When slavery was legal in our land, many people could not imagine any other way of life, because slavery – as an institution – was so tightly woven into the fabric of our national psyche: socially, politically, and of course economically. It was hard for many people to see that it was wrong, because “that’s just the way it is.” We can translate that struggle into any chapter of history: when we’re in it, it’s difficult to see it clearly.
Maybe you’re depressed about life in America right now. Don’t be! There are lots of great things happening all around us. Our gospel is Christ’s gospel, and – as such – it is inherently full of hope. You and I must help people see not just the reality of what is, but the reality of what can be in our Lord Jesus Christ! The possibilities are endless regarding the many ways in which He might use us a light and salt in the land of the free and the home of the brave. Be encouraged!
A week ago today I was participating in the March for Life in Washington, D.C., as many of you know from social media. On the anniversary of Roe v. Wade, hundreds of thousands gathered for the largest annual human rights demonstration in the history of the world. As we made our way from (roughly) the Washington Monument to the U.S. Supreme Court – passing the Capitol as you see in my photo – I was overwhelmed with the magnitude of the pro-life movement in America. It is so much larger than simply making people aware of the horrors of abortion.
Followers of Christ are working passionately and strategically to honor God’s image in children and adults with disabilities, helping them thrive in the face of physical, cognitive, and even social difficulties. The body of Christ is actively engaged in the pursuit of racial reconciliation and social justice (in the purest sense of a term which has become highly politicized). Christians are pursuing gracious care for victims of Alzheimer’s and dementia. Our sisters and brothers in Christ are working to restore fractured families, and to help moms and dads provide financial, emotional, and spiritual stability for their children in all kinds of less-than-perfect situations. I’m also really happy to report that God has called a number of Christ followers to love those women who have made the choice to abort. Ours is not a ministry of condemnation, after all, but a ministry of healing, redeeming, and sanctifying grace.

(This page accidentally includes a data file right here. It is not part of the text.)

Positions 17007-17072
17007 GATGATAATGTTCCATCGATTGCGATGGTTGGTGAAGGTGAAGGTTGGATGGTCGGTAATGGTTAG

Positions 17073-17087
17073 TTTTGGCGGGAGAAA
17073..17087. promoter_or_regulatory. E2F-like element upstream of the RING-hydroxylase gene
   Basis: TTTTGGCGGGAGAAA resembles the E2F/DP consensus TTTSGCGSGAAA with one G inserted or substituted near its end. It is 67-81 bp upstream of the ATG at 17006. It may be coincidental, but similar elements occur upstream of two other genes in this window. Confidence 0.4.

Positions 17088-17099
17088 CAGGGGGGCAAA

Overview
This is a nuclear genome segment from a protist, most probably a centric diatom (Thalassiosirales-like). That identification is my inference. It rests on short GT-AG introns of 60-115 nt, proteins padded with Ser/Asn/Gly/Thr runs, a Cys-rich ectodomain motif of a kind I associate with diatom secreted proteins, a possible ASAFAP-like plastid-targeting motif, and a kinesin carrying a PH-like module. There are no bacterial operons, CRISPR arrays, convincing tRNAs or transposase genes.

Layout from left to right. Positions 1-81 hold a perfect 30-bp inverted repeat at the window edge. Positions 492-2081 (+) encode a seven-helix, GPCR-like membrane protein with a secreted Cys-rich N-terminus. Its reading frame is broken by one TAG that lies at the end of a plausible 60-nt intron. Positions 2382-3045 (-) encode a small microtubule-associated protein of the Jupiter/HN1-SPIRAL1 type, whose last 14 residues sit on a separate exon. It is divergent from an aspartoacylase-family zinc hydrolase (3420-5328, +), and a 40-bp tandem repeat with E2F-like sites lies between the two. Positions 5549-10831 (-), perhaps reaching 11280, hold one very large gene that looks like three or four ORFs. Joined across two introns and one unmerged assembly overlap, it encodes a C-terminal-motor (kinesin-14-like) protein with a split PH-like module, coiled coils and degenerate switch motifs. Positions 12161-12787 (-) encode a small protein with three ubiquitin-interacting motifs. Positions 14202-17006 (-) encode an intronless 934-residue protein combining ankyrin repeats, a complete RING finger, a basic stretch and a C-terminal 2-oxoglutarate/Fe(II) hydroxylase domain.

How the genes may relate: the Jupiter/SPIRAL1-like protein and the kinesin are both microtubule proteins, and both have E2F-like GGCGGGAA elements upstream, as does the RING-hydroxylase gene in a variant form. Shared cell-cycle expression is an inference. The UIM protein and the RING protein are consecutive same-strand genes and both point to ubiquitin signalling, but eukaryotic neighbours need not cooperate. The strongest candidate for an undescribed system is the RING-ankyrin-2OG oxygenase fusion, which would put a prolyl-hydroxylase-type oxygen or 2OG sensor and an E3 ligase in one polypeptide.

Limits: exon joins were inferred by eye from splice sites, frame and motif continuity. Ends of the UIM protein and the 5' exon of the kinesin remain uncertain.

One reason why the pro-life movement is growing is that we have truth on our side. The fact that life begins at conception is now indisputable. Dr. Bernard Nathanson, who presided over more than 60,000 abortions writes: “This person in the womb is a living human being and we could not continue to wage war on the most defenseless of human beings. Having looked at the ultrasound, I could no longer go on as before.”
I was particularly blessed by the ocean of young adults who walked with me. Young America, despite many other social problems, is increasingly pro-life. Sometimes I get the impression that many Americans view the pro-life movement as angry, militant, and ill-informed. Nothing could be further from the truth. What I observed, for hours on end, was a winsome, articulate, and joyful generation seeking to make a life-giving difference in the world.
As I came home to Kentucky, I was nearly immediately assaulted by the harsh reality of the Marshall County High School tragedy. We’re not “home” yet – that’s for sure. Our world is broken. But Western Kentucky is proving to be just as hopeful as Washington, D.C. – all you have to do is look around. Another ocean of young people is resolved to press on in prayer, unity, and – quite shockingly – gospel-centered forgiveness and grace. These are our neighbors and friends, and because Christ – the giver of life (John 10:10) – is alive and well, hope is here.